As we read about haute couture, and I reveled in the gloriousness of this practice of hand fabricated garments, I recalled one of my favorite opulent gowns from the Metropolitan Museum of Art’s collection: this Egyptian Revival 1912 gown by a New York dressmaker that went by the moniker Simcox. I discussed in this garment in my presentation on Egyptomania and fashion for the Common Threads symposium last spring. This piece predates the discovery and opening of King Tut’s tomb in 1922, but it was from the year that the famous bust of Nefertitti was unearthed. The beaded embroidery embellishing the gown contains several Egyptian motifs, especially on the front bodice.
Yesterday I went to the Art Institute of Chicago‘s exhibit “Impressionism, Fashion and Modernity.”
By pairing the fashion of the day with French paintings by Impressionists and others from the late 19th century. So in addition to an exquisite collection of paintings by Tissot, Monet, Manet, Renoir, and lesser known Impressionists with the dresses, suits and accessories, the curators illuminate the influence of fashion on art. So many of the dresses, hats, shoes and purses were as exquisite as the paintings.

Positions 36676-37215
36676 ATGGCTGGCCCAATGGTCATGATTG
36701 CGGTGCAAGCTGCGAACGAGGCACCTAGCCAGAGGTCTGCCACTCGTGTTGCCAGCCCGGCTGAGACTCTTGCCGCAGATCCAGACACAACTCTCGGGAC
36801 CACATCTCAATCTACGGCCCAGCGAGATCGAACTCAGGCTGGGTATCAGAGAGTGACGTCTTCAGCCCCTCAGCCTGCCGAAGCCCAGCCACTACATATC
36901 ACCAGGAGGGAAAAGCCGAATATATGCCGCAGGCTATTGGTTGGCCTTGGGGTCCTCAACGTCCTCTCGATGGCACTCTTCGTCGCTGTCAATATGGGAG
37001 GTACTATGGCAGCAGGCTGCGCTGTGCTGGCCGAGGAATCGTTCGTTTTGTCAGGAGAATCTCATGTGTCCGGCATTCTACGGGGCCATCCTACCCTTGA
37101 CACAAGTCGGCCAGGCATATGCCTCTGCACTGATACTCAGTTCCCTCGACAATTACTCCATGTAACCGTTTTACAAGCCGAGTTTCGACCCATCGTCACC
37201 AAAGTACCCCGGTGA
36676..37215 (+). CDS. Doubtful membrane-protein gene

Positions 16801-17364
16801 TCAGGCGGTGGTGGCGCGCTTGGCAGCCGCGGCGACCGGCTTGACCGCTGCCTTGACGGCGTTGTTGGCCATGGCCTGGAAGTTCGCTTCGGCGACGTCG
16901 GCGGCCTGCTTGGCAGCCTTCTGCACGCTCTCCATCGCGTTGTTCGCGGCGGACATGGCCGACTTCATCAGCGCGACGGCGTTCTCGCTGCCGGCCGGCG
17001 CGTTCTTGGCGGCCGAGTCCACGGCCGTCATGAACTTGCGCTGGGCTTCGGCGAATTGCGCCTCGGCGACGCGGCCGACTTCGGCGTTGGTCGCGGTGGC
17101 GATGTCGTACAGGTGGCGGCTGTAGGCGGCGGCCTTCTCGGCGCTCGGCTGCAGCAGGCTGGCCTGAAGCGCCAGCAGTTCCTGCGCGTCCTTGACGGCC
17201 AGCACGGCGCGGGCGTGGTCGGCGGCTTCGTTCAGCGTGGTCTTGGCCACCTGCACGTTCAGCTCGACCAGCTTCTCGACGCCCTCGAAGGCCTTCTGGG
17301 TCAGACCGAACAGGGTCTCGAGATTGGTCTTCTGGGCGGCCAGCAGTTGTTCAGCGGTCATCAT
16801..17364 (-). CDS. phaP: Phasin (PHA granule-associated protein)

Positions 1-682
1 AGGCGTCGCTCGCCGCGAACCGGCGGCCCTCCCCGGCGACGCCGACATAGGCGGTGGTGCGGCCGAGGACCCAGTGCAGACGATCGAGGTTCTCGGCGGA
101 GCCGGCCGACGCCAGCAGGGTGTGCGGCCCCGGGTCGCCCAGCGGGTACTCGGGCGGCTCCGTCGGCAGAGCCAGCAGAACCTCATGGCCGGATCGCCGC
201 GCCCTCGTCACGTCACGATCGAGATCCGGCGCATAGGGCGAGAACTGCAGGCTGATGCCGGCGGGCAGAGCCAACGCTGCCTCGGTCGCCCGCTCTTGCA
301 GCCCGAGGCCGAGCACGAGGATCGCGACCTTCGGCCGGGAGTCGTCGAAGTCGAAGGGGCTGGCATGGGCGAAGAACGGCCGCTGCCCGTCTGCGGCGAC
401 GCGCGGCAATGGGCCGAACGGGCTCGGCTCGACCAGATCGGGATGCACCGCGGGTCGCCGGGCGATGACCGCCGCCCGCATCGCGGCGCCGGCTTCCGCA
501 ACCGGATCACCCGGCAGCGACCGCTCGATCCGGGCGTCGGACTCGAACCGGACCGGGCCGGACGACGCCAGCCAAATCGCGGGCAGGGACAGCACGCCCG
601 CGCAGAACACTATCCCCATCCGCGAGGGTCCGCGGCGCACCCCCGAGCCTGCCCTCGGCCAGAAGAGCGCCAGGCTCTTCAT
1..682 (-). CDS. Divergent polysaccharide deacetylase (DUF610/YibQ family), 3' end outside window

The quotations and information posted throughout the exhibit were enlightening and I liked how one gallery displaying works set outside was decorated with artificial grass and park benches. A recording of chirping birds added to the park feel.
The exhibit included many fashion plates, illustrations of outfits in 19th century magazines. I’d never known that fashion plate had this etymology. I usually…
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